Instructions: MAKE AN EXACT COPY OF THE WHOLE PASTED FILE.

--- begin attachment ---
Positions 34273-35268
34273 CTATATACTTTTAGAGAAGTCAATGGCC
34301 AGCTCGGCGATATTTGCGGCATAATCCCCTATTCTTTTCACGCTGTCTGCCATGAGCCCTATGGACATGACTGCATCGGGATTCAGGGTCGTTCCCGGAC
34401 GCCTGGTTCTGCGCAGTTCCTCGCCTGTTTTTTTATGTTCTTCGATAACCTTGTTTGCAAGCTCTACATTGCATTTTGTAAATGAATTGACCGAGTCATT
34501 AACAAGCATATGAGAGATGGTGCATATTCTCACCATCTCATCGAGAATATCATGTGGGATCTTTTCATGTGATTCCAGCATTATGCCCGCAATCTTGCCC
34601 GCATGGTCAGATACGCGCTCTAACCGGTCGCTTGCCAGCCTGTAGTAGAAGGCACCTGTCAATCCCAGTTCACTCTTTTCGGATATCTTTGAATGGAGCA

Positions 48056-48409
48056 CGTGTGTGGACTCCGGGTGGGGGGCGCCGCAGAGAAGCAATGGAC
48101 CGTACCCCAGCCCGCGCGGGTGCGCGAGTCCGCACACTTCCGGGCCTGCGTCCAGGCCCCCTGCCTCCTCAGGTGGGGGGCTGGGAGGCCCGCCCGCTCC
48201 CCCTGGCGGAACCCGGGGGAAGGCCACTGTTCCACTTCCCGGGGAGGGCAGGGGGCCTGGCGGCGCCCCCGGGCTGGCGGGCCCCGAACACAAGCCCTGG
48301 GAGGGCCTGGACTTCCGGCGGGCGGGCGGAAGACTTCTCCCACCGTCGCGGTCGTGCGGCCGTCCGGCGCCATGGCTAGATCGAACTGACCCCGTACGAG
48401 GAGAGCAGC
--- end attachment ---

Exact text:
Positions 34273-35268
34273 CTATATACTTTTAGAGAAGTCAATGGCC
34301 AGCTCGGCGATATTTGCGGCATAATCCCCTATTCTTTTCACGCTGTCTGCCATGAGCCCTATGGACATGACTGCATCGGGATTCAGGGTCGTTCCCGGAC
34401 GCCTGGTTCTGCGCAGTTCCTCGCCTGTTTTTTTATGTTCTTCGATAACCTTGTTTGCAAGCTCTACATTGCATTTTGTAAATGAATTGACCGAGTCATT
34501 AACAAGCATATGAGAGATGGTGCATATTCTCACCATCTCATCGAGAATATCATGTGGGATCTTTTCATGTGATTCCAGCATTATGCCCGCAATCTTGCCC
34601 GCATGGTCAGATACGCGCTCTAACCGGTCGCTTGCCAGCCTGTAGTAGAAGGCACCTGTCAATCCCAGTTCACTCTTTTCGGATATCTTTGAATGGAGCA

Positions 48056-48409
48056 CGTGTGTGGACTCCGGGTGGGGGGCGCCGCAGAGAAGCAATGGAC
48101 CGTACCCCAGCCCGCGCGGGTGCGCGAGTCCGCACACTTCCGGGCCTGCGTCCAGGCCCCCTGCCTCCTCAGGTGGGGGGCTGGGAGGCCCGCCCGCTCC
48201 CCCTGGCGGAACCCGGGGGAAGGCCACTGTTCCACTTCCCGGGGAGGGCAGGGGGCCTGGCGGCGCCCCCGGGCTGGCGGGCCCCGAACACAAGCCCTGG
48301 GAGGGCCTGGACTTCCGGCGGGCGGGCGGAAGACTTCTCCCACCGTCGCGGTCGTGCGGCCGTCCGGCGCCATGGCTAGATCGAACTGACCCCGTACGAG
48401 GAGAGCAGC